We have looked daily at the enormous rock face known as the Rochers des Fiz, everytime we visit the Chamonix valley. We have, in the past, crossed it and viewed it from the other side but never, until recently, walked along the face that we are so familiar with. That was the objective of this short tour.
Our tour started fairly early in the morning in old Servoz (Vieux Servoz to give it its French name). From here we took a familiar path in the direction of Lac Vert, a pretty little lake surrounded by trees. We arrived on a Sunday and the restaurant, just about the only facility at the lake, was entirely booked up with reservations, no room even for a coffee!
On arrival we took a walk to the lake and sat down on a bench in the shade and ate our lunch. When we walked past the restaurant again there was a large coach and lots of cars accounting for the “reservations”.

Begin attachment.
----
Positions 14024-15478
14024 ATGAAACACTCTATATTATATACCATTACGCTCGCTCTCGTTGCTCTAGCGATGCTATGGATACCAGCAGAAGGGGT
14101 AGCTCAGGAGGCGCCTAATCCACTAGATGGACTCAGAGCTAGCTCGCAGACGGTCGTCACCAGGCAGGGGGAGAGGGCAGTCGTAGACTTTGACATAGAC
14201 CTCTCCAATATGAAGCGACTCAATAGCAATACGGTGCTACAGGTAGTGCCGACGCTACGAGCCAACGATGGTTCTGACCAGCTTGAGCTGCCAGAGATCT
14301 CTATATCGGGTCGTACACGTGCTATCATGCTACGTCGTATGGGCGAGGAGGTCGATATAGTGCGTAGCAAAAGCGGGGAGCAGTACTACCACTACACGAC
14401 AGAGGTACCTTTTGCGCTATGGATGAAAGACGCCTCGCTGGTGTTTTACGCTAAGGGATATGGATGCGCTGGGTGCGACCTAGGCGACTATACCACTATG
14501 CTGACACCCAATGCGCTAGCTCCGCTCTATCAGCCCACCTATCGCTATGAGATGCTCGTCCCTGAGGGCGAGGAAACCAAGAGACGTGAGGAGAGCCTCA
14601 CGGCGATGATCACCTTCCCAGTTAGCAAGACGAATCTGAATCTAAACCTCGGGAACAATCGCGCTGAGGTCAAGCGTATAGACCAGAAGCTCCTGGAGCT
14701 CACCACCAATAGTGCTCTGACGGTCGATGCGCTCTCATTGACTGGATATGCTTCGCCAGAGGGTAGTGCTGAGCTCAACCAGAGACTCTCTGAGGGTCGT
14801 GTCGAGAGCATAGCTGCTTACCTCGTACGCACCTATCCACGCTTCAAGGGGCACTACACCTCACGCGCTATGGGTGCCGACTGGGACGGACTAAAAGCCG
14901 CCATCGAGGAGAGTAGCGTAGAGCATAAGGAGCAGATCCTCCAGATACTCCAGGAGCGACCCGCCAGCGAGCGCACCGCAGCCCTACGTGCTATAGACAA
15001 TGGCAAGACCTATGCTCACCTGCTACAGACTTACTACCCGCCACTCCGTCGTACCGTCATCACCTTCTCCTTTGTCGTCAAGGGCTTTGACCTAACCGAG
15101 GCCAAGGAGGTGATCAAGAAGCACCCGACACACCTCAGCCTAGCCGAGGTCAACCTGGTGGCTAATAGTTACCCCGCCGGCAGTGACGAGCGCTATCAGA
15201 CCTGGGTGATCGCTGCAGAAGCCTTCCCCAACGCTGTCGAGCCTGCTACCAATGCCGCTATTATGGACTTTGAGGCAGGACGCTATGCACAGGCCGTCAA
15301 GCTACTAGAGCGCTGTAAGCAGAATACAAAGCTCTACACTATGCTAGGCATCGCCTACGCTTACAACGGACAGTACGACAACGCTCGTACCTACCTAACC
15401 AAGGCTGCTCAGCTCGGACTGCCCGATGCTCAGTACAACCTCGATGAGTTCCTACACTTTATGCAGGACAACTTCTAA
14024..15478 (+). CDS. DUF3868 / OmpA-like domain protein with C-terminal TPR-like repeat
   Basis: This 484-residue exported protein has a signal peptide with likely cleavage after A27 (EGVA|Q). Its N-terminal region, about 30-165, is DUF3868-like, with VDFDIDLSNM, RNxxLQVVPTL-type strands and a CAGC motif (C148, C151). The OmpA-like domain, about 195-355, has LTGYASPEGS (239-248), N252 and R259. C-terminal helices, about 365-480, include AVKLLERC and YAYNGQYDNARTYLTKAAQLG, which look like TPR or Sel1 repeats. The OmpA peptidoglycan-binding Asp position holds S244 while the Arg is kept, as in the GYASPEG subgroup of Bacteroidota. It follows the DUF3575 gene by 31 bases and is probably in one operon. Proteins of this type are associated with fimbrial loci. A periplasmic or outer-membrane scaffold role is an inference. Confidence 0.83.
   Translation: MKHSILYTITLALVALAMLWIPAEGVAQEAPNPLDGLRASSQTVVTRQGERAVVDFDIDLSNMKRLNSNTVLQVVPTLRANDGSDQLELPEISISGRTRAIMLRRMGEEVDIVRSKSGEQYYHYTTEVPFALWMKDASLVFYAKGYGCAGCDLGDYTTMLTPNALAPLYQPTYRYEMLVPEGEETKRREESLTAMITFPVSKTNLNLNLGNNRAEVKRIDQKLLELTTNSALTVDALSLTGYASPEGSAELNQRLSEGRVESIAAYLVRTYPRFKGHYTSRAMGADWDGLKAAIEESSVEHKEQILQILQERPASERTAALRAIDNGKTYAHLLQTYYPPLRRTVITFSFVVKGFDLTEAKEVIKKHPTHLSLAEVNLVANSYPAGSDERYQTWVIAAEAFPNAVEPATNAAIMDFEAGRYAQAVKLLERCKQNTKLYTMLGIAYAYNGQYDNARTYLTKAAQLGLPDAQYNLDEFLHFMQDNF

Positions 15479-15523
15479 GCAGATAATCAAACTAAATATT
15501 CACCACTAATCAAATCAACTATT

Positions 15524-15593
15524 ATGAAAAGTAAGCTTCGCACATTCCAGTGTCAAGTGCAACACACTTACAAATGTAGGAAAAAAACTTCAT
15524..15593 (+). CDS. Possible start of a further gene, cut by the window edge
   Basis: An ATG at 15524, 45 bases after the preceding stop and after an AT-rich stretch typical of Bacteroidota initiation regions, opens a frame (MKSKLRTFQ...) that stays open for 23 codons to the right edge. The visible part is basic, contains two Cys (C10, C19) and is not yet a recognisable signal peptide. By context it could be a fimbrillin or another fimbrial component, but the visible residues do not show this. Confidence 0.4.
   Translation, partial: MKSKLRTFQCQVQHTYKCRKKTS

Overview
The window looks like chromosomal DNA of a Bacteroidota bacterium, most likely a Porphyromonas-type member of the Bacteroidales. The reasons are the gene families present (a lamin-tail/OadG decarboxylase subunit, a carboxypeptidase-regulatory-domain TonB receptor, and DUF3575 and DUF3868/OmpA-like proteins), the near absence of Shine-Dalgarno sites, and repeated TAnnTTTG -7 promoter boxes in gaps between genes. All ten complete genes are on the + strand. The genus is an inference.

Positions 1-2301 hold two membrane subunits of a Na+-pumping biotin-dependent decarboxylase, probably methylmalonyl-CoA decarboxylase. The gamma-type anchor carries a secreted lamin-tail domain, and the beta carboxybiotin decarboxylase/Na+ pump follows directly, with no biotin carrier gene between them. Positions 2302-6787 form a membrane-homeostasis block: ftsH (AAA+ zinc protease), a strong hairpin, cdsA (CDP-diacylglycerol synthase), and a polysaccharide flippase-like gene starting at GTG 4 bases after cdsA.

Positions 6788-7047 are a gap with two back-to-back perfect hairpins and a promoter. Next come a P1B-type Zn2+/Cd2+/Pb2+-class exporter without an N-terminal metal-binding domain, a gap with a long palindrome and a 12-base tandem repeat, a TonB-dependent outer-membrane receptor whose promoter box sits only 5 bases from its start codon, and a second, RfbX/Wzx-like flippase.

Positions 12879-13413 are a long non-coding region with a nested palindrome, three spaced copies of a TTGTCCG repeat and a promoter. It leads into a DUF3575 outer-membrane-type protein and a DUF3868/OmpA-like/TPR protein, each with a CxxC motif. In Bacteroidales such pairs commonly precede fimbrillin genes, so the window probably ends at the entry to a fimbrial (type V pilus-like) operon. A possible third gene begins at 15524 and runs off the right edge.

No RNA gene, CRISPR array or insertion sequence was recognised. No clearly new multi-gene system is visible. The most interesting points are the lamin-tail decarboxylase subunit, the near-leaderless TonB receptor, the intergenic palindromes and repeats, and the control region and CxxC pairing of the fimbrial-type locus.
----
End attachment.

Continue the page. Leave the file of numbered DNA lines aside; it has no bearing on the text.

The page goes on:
We then took the lower track for Plateau d’Assy. On our somewhat out of date IGN map this track is a road, but signs made it clear that this was no longer the case and later we discovered why! Despite the crowds at Lac Vert this track was quiet and very peaceful with magnificent views over countryside we knew very well, but not when viewed from these angles. After a while we reached signs stating that the track was closed and impassable with a pathway signed into the forest. We found this path on the map and started to follow it, but we did not want to climb too far up the hillside nor to join the road that the path was headed for. So, when a path headed off to our left and downhill we took it. This path was also on the map and returned us to our original track, we hoped after the impasse. The path dwindled somewhat and eventually reached a very eroded rocky torrent. The map showed that we needed to cross this and continue on the other side. Easier said than done! With no sign of the path on the far bank and no bridge or obvious crossing point. After searching for a short while we crossed the stream balancing on large rocks and scrambled up a scree slope to find the remnants of a path, which descended to the track again. Once on the track a brief glance backwards showed why the track was closed. The torrent had completely swept the track away and there was a yawning gap of about 100m. We continued along the track and emerged at Plateau d’Assy right by the famous post-WW2 church, Notre Dame de Toute Grace.